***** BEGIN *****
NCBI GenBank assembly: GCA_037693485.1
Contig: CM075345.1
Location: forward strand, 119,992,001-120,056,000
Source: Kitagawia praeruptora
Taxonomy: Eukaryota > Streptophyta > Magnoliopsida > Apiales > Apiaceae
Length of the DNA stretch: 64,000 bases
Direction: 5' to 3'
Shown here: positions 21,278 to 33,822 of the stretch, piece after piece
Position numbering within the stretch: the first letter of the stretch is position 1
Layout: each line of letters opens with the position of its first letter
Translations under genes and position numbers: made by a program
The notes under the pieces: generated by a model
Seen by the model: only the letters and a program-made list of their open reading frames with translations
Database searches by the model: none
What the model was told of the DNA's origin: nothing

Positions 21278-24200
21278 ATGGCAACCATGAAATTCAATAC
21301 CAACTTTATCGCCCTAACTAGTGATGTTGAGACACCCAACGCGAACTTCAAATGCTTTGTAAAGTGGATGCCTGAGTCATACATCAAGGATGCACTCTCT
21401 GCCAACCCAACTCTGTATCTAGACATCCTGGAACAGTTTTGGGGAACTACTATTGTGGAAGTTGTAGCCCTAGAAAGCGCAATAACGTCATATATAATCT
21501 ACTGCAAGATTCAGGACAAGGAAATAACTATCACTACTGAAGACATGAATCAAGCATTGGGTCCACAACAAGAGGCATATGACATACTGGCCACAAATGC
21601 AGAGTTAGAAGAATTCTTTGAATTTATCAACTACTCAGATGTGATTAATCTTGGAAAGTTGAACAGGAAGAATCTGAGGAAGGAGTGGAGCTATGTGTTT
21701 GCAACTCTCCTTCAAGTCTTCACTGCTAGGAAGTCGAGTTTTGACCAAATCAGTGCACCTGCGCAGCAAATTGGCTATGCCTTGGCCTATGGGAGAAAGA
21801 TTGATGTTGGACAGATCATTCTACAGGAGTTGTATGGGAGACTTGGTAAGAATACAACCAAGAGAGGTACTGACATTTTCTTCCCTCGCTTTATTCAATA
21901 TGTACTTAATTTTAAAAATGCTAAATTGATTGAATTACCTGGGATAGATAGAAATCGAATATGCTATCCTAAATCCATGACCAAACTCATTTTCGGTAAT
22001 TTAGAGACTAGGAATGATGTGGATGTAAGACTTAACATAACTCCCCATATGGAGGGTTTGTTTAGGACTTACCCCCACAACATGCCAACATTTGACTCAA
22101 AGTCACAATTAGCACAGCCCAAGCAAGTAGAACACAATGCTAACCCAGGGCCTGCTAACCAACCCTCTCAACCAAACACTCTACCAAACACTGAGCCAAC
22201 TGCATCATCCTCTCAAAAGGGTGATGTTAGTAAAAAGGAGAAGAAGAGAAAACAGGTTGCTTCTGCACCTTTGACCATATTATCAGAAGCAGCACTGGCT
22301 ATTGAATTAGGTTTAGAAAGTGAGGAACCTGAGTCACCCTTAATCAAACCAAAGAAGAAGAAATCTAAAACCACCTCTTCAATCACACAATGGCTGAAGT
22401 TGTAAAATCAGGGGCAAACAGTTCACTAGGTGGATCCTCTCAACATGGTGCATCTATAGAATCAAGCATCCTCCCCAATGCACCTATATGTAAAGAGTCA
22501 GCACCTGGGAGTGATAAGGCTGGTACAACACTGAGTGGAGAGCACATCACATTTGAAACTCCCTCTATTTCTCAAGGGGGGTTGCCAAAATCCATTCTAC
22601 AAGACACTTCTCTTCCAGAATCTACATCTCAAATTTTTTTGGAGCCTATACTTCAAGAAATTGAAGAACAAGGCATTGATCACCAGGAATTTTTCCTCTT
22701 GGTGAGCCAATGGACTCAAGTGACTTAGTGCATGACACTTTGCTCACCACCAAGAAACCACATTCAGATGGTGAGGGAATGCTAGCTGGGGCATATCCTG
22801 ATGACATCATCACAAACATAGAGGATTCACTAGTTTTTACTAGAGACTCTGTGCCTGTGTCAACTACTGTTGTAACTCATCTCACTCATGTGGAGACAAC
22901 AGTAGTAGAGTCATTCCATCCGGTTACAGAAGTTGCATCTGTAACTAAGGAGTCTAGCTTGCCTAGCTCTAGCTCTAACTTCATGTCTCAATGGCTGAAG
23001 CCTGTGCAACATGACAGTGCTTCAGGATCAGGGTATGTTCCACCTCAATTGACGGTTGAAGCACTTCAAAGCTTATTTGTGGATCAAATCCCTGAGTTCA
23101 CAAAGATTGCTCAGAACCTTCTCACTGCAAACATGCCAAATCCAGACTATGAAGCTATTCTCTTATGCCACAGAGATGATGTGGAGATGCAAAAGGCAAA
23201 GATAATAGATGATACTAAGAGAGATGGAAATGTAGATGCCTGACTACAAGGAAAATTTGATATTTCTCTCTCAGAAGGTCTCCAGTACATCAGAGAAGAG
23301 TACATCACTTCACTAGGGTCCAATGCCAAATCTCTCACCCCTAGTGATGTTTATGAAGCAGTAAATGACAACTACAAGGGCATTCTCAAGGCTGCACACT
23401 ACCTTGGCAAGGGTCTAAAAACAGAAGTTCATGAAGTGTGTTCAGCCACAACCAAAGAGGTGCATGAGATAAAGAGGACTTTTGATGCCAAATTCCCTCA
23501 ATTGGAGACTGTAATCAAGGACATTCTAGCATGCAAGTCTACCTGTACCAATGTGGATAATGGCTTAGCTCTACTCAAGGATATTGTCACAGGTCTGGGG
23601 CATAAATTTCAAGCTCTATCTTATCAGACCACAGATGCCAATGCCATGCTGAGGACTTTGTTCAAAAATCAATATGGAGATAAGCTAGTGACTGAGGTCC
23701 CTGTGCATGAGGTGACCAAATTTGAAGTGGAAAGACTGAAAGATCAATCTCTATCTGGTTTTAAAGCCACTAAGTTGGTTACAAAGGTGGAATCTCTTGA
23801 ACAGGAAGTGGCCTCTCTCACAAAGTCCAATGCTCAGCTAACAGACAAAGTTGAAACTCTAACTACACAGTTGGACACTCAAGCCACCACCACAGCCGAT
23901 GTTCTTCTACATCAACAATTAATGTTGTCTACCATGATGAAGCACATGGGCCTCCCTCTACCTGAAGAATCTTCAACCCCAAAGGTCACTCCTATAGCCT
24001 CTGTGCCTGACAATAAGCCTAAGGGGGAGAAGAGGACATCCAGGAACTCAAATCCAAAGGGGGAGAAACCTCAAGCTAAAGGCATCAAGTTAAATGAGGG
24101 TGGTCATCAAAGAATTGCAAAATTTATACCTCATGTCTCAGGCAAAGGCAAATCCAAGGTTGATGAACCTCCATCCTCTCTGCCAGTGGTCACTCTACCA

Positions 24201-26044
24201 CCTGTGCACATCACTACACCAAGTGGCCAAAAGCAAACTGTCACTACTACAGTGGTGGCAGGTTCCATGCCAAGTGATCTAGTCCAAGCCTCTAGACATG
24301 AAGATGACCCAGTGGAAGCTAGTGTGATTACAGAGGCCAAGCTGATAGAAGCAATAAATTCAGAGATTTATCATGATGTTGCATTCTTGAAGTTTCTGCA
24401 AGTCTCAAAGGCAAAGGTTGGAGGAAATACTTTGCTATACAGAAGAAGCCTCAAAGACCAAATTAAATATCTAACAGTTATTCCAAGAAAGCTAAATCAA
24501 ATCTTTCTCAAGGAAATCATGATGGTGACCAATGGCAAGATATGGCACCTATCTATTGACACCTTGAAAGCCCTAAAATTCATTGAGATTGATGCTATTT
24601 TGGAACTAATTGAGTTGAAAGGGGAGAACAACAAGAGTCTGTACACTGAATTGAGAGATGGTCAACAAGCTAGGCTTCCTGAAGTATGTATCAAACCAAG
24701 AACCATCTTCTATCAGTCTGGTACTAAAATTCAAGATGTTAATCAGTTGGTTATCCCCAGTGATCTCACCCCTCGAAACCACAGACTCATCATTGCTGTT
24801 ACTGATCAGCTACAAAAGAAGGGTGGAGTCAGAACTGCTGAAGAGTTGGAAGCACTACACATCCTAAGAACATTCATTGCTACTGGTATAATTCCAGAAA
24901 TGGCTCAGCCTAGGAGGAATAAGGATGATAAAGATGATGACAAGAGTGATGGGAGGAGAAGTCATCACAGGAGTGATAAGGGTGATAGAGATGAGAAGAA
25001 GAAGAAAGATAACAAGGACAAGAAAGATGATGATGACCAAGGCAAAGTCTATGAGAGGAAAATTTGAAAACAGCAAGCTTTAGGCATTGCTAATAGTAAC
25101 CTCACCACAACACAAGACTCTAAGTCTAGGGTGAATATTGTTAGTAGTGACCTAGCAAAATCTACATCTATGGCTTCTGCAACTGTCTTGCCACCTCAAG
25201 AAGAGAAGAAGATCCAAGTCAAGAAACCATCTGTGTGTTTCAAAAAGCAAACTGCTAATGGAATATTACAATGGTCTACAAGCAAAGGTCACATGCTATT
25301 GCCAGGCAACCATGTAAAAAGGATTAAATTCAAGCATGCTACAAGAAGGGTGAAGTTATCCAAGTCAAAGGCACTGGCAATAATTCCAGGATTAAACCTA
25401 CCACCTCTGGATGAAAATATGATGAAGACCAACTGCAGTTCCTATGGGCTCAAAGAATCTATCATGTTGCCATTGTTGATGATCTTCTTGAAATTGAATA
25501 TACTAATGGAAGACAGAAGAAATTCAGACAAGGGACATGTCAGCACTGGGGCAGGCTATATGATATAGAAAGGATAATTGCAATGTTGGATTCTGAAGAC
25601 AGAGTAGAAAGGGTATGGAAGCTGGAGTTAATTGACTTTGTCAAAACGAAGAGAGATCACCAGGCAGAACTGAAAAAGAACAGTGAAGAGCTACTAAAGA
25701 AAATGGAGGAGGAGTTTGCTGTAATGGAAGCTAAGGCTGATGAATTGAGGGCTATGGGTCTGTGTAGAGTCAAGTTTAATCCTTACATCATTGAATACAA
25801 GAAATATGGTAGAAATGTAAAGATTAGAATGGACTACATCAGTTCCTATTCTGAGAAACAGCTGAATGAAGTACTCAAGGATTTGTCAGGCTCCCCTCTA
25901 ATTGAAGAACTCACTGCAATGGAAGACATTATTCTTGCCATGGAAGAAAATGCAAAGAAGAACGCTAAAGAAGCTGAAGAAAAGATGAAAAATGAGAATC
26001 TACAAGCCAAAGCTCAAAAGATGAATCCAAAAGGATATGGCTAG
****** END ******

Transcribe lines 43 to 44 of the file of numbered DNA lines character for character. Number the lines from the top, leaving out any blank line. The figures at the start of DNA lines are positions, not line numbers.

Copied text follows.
23801 ACAGGAAGTGGCCTCTCTCACAAAGTCCAATGCTCAGCTAACAGACAAAGTTGAAACTCTAACTACACAGTTGGACACTCAAGCCACCACCACAGCCGAT
23901 GTTCTTCTACATCAACAATTAATGTTGTCTACCATGATGAAGCACATGGGCCTCCCTCTACCTGAAGAATCTTCAACCCCAAAGGTCACTCCTATAGCCT